When the appropriations bill for fiscal year 1981 was passed, a rider was attached to it stating that the Secretary of the Interior should carry out "an expeditious program" of oil and gas leasing in the NPR-A.*fn4 See P.L. No. 96-514 (1980). Under this directive, the Secretary held a number of lease sales in the early 1980s. (See Pls.' Stmt. of Material Facts ¶ 8; Defs.' Stmt. of Material Facts ¶ 8.) Before the third lease sale, the Bureau of Land Management ("BLM") issued its Final Environmental Impact Statement on Oil and Gas Leasing in the National Petroleum Reserve in Alaska (February 1983). (See Pls.' Stmt. of Material Facts ¶ 8; Defs.' Stmt. of Material Facts ¶ 8.)


In 1997, the BLM published a Notice of Intent to prepare an Integrated Activity Plan/Environmental Impact Statement ("IAP/EIS") for the NPR-A. See 62 Fed. Reg. 6797 (1997). The goal of the BLM was to determine whether or not new oil and gas leasing should occur in a 4.6 million acre area ("NPR-A planning area" or "planning area") located in the northeast section of the region. (See Northeast National Petroleum Reserve-Alaska, Final Integrated Activity Plan/Environmental Impact Statement ("EIS") at I-1 to 2.) A draft analysis of the IAP/EIS was completed within ten months, and for a 90-day period thereafter, the BLM received public comments on the draft proposals. (See 62 Fed. Reg. 65,440 (1997).) "BLM received approximately 7,000 written comment messages and nearly 200 people testified at the public meetings on the Draft IAP/EIS." (Record of Decision ("ROD") at 23.)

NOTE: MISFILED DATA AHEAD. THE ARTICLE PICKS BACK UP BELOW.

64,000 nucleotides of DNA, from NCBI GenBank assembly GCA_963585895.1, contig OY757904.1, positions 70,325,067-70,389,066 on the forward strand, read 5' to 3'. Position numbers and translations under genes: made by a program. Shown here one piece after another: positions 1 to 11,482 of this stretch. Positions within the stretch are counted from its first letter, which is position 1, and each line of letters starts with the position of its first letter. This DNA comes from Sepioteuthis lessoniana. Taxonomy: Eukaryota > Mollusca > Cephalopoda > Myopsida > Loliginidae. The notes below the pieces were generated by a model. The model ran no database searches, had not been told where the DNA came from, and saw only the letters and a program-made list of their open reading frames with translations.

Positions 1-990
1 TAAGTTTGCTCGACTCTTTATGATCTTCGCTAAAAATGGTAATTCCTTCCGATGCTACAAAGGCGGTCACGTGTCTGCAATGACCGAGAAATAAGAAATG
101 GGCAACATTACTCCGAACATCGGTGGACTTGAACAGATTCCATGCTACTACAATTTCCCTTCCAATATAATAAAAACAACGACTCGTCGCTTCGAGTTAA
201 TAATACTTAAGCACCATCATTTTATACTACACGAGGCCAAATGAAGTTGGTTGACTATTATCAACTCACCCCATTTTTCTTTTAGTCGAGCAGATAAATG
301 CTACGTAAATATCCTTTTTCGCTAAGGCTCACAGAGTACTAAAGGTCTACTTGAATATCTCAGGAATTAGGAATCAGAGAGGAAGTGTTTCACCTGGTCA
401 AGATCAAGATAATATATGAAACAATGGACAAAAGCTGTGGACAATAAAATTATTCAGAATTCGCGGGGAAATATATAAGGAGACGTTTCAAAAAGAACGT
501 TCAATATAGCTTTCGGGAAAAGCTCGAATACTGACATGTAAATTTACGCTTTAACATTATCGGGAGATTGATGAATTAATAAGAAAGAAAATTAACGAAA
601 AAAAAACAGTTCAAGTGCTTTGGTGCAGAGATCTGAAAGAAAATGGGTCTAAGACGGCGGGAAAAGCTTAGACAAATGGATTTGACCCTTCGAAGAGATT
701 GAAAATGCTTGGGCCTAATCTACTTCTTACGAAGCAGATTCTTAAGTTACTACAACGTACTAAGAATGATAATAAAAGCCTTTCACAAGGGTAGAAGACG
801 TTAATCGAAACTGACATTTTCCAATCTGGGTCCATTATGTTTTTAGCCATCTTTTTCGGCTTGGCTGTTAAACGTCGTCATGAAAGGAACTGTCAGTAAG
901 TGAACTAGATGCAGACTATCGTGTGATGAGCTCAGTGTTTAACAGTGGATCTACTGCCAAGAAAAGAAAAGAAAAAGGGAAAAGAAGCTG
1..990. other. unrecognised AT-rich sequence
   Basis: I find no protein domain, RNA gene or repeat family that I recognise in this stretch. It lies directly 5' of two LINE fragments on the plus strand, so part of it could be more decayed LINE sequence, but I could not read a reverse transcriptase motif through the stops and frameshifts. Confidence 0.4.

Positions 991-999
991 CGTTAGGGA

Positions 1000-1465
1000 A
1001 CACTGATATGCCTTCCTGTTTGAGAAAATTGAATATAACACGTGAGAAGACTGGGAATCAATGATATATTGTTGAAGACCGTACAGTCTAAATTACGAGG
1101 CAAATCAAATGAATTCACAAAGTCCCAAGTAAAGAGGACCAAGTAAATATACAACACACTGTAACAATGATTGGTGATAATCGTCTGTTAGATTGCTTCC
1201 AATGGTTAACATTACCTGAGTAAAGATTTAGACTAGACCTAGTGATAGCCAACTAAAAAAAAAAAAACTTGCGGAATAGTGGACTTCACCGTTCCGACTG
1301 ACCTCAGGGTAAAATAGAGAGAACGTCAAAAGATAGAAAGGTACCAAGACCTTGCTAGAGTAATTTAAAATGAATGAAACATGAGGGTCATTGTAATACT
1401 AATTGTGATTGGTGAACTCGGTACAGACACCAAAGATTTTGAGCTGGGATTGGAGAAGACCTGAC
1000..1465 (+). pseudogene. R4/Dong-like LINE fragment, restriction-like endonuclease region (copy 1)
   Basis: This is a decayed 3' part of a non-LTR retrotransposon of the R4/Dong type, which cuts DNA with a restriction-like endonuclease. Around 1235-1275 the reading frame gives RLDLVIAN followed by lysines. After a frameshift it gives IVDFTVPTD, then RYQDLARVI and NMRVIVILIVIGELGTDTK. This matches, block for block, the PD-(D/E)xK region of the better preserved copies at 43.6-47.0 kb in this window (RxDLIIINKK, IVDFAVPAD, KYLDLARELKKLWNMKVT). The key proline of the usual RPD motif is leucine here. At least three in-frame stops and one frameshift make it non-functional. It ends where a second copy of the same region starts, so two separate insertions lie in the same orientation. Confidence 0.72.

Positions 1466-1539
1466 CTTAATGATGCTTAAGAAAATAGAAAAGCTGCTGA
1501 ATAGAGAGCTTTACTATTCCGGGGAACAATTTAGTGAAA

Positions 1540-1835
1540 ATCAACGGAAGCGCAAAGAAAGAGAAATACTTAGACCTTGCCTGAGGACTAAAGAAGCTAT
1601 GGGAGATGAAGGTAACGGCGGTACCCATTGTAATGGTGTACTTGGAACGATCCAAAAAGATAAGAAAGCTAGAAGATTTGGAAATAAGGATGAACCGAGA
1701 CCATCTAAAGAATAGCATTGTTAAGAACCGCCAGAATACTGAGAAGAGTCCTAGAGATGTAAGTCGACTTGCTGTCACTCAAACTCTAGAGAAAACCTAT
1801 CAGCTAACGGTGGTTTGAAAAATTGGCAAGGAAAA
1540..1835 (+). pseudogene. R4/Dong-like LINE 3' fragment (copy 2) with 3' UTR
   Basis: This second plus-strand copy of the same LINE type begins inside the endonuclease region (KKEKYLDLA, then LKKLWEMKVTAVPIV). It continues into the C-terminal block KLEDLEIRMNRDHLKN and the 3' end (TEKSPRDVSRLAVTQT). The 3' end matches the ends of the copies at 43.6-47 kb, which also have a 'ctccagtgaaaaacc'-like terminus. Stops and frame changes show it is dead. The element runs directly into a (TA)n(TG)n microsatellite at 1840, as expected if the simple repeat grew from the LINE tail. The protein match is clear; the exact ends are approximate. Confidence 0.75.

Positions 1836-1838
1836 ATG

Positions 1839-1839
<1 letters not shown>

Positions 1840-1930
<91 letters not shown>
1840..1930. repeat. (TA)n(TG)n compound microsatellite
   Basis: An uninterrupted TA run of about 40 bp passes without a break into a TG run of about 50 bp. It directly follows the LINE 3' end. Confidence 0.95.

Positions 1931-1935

After the close of this 90-day period, the Final EIS was published on August 7, 1998. (See 63 Fed. Reg. 42,431 (1998).) The EIS included six alternative oil and gas leasing plans, among them a "Preferred Alternative" plan, which would have opened up 87% of the planning area to oil and gas leasing. (See EIS at IVB-1 to IV-G-83.) After a last round of comments, the Secretary issued the Record of Decision ("ROD") on October 7, 1998. (Pls.' Stmt. of Material Facts ¶ 28; Defs.' Stmt. of Material Facts ¶ 28.) The plan set forth in the ROD not only adopted the Preferred Alternative, but also set forth some conditions for implementation, among them compliance with restrictions on surface activities, consultations with local residents, and continued protection of the wildlife environment. (See ROD at v.)

On April 5, 1999, BLM gave final notice of the initial lease sale under the ROD and the initial lease sale took place on May 5, 1999, during which BLM issued 133 leases. (See Pls.' Stmt. of Material Facts ¶ 29; Defs.' Stmt. of Material Facts ¶ 29.) As of the time that plaintiffs filed their motion for partial summary judgment, one company, ARCO Alaska, Inc., had applied for a permit to drill in the NPR-A. (See Pls.' Stmt. of Material Facts ¶ 30; Defs.' Stmt. of Material Facts ¶ 30.) BLM released an Environmental Assessment on ARCO's application, in which BLM made a Finding of No Significant Impact, and approved the application on January 28, 2000. (See Pls.' Stmt. of Material Facts ¶ 30; Defs.' Stmt. of Material Facts ¶ 30.) Since then, additional leases have been issued and oil companies continue to propose and conduct oil and gas activities in the planning area. (See Joint Status Report, Docket Entry 150, at 2-3.)